Nails and Feet
This is another area that is often over looked or left unchecked for excessive lengths of time, uncared for nails can grow to lengths of two inches or more, forcing the dog to twist the toe while walking, resulting in an irregular and painful gate that often leads to foot, hip, elbow, shoulder or other skeletal problems. Excessively long nails can also curl around like a rams horn and back into the pads making it extremely painful to walk as well as causing perforation of the pads and an entry point for infection. In order to keep your dogs nails short you need to clip them on a regular basis, depending on your dog you may need to do this as often as once a week or as little as once a month. Ideally you want to cut the nail to within 2mm of the quick (the blood vessel in the center of the nail) with dogs that have light colored toenails this is a cinch as you can actually see the quick, for dogs with darker toenails you can clip a little bit at a time until you get to the point where you see a grayish oval starting to appear in the center of the cut. At this point stop cutting, any further an you will hit the quick causing it to bleed and unnecessary discomfort for the dog.
The pads and the feet are another area that tends to get overlooked when grooming a dog. During the grooming process you should check the pads for any cracks, tearing or sore spots. If you accustomed to taking your dogs on long walks over asphalt or live in an area with difficult terrain, you may consider getting TUF-FOOT and using that to harden the pads making them more resilient. The other major area of consideration when examining the feet is hair the builds up between the pads. The most common problem is this hair will either form a mat directly in the center of the foot or the dog will step on a hitchhiker, twig or other debris that catches in the hair and forms a ball in the center of the pad. This can be extremely painful for the dog to walk on, as well as cause blistering, sores or infection. It is best to simply take your scissors and cut away the hair between the pads, and between the toes to prevent this problem. If you live in a climate with extreme cold weather then cut the hair even with the pad as the hair helps to prevent snow and ice from collecting in the center of the foot as well as it provides insulation.
How To Give a Dog a Bath
Alright were ready for the bath, depending upon your dogs disposition and fondness for or lack of fondness for the bath you may need to use a muzzle, or have someone assist you. Your dog should be naked (ie collarless for the bath), as it is not uncommon for the dye in the collar to bleed out onto your pet skin and coat, also collars left on a pet that is not dry can cause sores or other irritation to the neck area.
Start at the head working your way to the tail and thoroughly wet down the coat, for dogs with double coats you may need to use a pressurized hose attachment and place it directly on the coat to force water through the coat.
Begin shampooing from the neck moving downwards always working the lather away from the pets, mouth, ears and eyes. When washing the face it is best to do it into two parts, use your index finger to pick up a little lather from the portions you have just washed and apply it below the eyes and gently scrub it in, covering the outside of the cheeks, muzzle and chin, and immediately rinse to prevent your dog from licking or ingesting the soap. Now tilt the dogs head skyward and to the same to the top of the skull, above the eyes and around the ears, once complete begin rinsing the entire dog from head to tail ensuring that you do not get any water into the actual ear canal ( you can place cotton balls in the ear to prevent this). Ensure that you remove all soapy residue from your pets coat, any areas that you miss are likely to cause hot spots (an itchy, irritating, red bald spot).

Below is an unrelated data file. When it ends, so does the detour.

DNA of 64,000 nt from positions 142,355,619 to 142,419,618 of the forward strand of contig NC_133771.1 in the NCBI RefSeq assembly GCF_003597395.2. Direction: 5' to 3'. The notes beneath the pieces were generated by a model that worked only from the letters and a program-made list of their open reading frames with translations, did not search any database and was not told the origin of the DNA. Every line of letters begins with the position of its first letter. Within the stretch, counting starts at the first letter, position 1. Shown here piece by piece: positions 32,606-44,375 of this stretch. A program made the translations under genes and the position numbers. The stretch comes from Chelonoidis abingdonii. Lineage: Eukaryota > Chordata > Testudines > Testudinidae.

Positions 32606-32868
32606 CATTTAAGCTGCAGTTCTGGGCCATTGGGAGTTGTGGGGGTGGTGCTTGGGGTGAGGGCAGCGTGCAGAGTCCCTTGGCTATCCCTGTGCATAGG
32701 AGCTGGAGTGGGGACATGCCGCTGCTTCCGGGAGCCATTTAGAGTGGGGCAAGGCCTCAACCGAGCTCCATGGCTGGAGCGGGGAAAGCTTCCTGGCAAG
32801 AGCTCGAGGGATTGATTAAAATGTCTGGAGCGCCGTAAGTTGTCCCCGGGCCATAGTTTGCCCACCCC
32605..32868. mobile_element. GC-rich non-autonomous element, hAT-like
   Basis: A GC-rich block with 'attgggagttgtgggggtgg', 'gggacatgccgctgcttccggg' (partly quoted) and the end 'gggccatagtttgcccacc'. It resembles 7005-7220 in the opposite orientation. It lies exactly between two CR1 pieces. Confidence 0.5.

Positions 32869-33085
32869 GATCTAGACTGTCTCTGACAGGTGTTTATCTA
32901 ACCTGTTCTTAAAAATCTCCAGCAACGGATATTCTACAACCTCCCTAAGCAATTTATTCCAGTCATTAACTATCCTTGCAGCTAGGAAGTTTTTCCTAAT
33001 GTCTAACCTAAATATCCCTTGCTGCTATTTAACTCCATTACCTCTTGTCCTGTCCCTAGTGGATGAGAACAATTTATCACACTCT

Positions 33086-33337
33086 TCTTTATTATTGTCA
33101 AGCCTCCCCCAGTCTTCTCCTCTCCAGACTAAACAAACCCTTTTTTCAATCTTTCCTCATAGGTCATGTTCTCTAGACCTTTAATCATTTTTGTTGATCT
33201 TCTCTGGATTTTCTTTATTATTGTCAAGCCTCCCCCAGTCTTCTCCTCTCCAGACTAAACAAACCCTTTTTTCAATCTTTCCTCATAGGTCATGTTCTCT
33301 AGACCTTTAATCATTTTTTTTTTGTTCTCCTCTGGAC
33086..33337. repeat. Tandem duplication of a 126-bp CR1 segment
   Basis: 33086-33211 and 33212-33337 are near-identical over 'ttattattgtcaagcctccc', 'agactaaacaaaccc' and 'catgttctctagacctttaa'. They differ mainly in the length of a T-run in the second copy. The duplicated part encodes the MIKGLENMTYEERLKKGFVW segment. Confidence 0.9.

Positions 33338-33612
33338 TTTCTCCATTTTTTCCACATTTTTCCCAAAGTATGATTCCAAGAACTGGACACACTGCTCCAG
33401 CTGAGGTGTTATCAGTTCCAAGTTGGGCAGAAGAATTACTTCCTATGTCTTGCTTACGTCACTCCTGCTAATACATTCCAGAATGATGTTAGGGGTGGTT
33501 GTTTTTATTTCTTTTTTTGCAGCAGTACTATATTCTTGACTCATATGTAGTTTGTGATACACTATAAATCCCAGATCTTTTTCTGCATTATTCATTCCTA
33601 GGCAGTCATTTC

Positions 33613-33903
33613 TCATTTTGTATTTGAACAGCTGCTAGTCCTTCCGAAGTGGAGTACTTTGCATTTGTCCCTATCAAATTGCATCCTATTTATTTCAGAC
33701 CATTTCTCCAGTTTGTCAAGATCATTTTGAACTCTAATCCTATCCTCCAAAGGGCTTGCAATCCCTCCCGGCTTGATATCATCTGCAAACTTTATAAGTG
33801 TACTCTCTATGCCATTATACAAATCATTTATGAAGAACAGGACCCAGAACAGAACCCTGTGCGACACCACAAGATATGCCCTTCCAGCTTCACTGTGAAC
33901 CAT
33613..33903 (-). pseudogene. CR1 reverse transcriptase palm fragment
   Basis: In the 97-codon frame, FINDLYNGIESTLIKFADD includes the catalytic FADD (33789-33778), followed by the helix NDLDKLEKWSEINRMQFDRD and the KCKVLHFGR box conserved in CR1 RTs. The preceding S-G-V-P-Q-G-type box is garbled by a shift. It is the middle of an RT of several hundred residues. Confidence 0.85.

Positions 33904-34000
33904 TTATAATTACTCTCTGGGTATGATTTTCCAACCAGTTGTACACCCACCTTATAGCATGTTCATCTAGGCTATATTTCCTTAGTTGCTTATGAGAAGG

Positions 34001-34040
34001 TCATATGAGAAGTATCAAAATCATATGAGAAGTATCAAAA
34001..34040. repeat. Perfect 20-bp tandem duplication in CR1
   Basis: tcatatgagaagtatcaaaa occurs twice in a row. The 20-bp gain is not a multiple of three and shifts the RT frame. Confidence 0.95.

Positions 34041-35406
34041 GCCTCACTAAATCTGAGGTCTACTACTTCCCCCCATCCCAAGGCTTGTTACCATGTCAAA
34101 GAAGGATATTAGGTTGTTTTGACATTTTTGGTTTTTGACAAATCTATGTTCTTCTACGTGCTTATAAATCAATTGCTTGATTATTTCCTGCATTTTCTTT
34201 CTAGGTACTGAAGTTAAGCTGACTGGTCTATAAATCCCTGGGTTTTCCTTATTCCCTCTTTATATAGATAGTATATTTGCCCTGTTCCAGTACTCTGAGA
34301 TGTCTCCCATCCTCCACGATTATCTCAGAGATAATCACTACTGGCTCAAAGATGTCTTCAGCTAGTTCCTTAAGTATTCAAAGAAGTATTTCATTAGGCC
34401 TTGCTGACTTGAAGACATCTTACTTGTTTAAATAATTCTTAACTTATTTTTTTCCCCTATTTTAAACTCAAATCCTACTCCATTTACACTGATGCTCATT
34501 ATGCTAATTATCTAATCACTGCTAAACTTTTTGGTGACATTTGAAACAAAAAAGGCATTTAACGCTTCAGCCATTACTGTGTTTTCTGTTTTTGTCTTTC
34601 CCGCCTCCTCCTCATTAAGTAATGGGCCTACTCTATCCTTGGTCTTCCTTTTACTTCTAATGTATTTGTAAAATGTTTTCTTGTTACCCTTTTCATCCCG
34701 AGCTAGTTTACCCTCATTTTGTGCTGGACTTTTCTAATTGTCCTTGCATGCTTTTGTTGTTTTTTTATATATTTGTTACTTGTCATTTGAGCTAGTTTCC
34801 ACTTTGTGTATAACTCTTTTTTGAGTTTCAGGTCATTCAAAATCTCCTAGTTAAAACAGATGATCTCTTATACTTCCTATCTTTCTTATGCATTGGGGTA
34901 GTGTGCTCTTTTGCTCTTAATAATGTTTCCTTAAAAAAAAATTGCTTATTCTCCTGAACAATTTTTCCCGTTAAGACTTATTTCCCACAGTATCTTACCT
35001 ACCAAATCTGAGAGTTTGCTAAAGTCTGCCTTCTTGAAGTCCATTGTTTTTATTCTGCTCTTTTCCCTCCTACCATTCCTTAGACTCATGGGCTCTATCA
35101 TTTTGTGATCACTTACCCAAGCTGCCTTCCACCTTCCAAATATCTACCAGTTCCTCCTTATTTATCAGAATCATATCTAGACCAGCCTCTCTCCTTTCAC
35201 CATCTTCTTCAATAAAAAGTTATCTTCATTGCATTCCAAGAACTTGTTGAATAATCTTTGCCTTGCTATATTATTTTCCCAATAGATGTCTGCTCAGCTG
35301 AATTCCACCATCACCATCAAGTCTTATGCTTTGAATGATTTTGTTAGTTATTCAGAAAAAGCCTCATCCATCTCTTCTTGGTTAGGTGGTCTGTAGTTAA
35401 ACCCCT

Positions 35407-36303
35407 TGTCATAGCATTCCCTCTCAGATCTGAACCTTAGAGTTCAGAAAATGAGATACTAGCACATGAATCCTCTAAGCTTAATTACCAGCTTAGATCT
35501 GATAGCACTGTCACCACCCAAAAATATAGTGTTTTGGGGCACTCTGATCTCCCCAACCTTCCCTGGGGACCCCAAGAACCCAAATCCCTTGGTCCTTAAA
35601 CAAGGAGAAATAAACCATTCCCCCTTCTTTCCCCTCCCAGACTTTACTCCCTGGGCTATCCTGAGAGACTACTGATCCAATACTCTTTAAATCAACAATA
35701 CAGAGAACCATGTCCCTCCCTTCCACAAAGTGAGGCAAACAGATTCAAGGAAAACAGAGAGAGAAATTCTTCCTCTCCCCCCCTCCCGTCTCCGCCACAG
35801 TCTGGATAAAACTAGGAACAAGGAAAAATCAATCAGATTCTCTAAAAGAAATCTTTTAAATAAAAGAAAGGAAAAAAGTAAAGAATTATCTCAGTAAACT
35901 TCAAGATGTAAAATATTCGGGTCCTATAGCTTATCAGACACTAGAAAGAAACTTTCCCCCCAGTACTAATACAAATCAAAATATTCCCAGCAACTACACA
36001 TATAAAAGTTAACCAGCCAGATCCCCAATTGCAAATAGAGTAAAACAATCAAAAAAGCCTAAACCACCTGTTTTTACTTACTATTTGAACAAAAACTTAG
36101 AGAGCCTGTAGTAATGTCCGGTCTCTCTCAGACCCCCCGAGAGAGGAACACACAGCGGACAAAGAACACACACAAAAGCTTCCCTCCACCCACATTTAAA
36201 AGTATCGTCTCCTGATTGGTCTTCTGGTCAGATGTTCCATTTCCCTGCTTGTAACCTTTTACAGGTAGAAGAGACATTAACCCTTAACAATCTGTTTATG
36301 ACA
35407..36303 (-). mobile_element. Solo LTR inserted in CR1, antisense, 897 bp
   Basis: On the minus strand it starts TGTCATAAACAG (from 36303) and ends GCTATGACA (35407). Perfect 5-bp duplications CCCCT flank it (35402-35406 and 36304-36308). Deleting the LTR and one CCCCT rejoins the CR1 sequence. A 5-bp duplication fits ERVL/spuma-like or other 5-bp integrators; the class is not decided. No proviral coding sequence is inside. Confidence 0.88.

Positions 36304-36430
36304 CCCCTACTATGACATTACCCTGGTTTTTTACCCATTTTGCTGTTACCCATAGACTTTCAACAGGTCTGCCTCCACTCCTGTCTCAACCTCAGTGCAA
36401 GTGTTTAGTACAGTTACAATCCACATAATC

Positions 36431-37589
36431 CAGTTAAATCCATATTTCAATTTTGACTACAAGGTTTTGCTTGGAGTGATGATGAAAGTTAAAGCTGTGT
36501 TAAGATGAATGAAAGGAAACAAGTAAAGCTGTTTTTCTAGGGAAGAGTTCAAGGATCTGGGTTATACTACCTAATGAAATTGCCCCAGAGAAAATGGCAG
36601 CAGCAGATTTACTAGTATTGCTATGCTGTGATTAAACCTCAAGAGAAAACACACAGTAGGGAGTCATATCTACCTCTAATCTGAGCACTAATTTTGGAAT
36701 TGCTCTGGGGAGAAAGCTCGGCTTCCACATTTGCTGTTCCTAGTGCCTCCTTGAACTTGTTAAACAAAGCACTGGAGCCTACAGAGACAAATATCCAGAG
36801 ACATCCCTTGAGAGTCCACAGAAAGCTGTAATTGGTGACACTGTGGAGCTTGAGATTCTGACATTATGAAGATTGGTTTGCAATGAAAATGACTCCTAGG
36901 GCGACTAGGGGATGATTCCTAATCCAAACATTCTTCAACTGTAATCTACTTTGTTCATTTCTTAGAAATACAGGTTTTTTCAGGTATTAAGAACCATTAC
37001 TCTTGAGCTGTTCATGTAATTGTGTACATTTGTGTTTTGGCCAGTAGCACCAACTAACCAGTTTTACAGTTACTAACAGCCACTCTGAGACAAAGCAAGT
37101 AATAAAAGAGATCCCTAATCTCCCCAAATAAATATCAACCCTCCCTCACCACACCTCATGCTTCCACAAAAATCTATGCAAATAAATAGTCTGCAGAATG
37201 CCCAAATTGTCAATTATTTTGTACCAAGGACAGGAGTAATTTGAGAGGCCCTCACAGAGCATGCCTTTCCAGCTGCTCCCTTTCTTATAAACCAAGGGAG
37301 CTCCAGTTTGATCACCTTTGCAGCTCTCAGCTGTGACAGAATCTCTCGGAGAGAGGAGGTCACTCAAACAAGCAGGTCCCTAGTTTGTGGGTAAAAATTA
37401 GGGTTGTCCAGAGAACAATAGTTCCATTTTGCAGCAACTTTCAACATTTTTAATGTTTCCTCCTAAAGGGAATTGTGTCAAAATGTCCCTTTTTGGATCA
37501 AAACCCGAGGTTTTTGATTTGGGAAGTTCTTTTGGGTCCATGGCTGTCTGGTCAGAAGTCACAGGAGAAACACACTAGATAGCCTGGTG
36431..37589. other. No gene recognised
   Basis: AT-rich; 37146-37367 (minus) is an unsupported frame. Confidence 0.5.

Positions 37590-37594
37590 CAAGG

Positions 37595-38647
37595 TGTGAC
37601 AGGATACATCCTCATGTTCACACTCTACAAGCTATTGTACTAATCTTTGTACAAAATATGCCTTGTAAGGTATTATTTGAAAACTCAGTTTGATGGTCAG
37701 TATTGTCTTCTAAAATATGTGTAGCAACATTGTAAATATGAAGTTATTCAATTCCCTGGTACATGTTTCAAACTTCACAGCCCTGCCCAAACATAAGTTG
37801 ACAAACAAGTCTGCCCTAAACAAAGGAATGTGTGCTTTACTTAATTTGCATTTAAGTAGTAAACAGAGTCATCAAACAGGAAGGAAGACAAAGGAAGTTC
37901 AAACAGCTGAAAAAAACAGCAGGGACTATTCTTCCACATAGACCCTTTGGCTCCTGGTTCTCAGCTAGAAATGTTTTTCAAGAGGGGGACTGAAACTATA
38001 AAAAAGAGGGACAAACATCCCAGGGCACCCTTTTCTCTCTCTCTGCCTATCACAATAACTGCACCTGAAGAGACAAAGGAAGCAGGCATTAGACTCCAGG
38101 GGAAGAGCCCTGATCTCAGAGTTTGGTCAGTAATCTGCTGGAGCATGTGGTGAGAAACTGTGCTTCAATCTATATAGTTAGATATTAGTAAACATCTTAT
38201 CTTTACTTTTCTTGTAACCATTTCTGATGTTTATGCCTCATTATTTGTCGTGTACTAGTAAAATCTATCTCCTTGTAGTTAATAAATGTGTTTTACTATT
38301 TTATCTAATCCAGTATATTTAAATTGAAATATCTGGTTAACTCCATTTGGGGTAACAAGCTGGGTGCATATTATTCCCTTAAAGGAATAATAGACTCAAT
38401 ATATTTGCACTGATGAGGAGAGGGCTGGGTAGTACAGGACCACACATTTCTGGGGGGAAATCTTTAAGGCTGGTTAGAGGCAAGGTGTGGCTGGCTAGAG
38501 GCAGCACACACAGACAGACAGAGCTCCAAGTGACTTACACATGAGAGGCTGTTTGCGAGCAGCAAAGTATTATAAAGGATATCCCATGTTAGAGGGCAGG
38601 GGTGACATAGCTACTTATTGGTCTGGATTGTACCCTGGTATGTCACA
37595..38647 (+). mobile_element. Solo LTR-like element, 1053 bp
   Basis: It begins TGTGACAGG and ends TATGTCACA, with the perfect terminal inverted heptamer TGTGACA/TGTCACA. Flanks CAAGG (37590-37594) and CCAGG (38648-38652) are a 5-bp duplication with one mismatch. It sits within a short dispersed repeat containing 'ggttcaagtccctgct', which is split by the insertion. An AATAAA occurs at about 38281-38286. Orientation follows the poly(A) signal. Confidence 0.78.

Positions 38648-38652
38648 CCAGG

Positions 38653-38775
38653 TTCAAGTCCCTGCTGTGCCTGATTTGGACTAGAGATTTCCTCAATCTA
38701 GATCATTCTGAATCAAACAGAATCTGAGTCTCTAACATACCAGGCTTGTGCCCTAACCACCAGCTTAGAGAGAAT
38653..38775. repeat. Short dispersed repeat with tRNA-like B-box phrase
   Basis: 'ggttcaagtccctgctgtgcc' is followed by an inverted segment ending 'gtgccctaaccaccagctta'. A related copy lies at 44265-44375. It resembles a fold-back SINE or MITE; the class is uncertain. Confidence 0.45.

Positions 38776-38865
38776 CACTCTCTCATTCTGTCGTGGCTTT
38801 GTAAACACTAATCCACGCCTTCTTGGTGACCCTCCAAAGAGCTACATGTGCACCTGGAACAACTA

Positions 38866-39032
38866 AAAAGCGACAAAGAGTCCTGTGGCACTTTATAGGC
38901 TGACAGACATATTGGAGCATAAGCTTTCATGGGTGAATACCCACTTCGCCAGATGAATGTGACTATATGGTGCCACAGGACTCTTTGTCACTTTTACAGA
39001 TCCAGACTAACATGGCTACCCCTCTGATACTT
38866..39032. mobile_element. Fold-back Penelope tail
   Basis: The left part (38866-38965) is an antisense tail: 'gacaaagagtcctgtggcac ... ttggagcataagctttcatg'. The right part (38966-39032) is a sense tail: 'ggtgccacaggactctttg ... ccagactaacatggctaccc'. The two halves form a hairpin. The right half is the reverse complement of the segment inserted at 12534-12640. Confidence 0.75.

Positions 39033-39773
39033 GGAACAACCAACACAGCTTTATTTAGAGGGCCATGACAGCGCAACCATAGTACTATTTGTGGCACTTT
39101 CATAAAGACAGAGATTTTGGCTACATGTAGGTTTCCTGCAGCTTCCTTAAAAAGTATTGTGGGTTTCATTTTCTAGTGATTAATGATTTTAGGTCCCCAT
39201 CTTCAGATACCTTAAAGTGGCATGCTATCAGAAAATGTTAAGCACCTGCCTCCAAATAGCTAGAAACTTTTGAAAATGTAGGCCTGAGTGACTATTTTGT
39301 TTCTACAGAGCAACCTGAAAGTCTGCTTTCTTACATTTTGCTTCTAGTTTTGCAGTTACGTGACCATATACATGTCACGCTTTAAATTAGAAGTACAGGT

At this point towel dry the dog to the best of your ability and begin blow drying, generally this is done by using a brush against that lie of the coat with one hand and a blow dryer in the other. Ensure that your dogs coat is completely dry as spots forgotten can lead to infections, hot spots, or matting and tangles.
Additional Dog Grooming Tips
Grooming your dog on an elevated surface such as an old dinner table or counter can reduce the stress on your back, always ensure that you have a non skid mat on the surface to prevent your dog from falling and potentially injuring themselves.
Also never leave a dog unattended while on an elevated platform. If you are going to blow dry your dog consider using a commercial quality dog dryer, a hand held human dryer could take up to 4 hours to completely dry a large double coated dog. The temperature settings for human hairdryers are considerable hotter than those used for drying pets so there is a risk of burning their skin if you are not careful.
It is also a myth that there is a huge difference between the PH of human skin and that of a dog, this is a myth that the pet industry uses to their advantage. It is safe to use human shampoo on a dog, without the risk of causing any detrimental health effects. The one thing to remember that anything you put on your dog, he runs the risk of ingesting if you are not careful, ensure that you completely rinse the dog after shampooing and take special precautions around the eyes and mouth.
Do not get shampoo in your dogs eyes, It can seriously irritate them, one way to avoid this is to put shampoo on your hands first and gently work into the areas around the eyes instead of coming straight out of the bottle. You can also use a human baby shampoo diluted at a ratio of 4:1 all over your dog and the risk for eye irritation is eliminated.
Don’t be shy about cleaning every area of your dog, this includes the penile area, around the anus and vagina as well. If you intend on washing or grooming your dog ensure that you groom the whole dog to include their privates
Avoid bathing your dog to often, more than once a week as it deprives their skin and coat of the natural oils that protect it. If you need to do a quick clean up use a spray bottle diluted 10 to 1 and spray, sponge and rinse the dirty areas.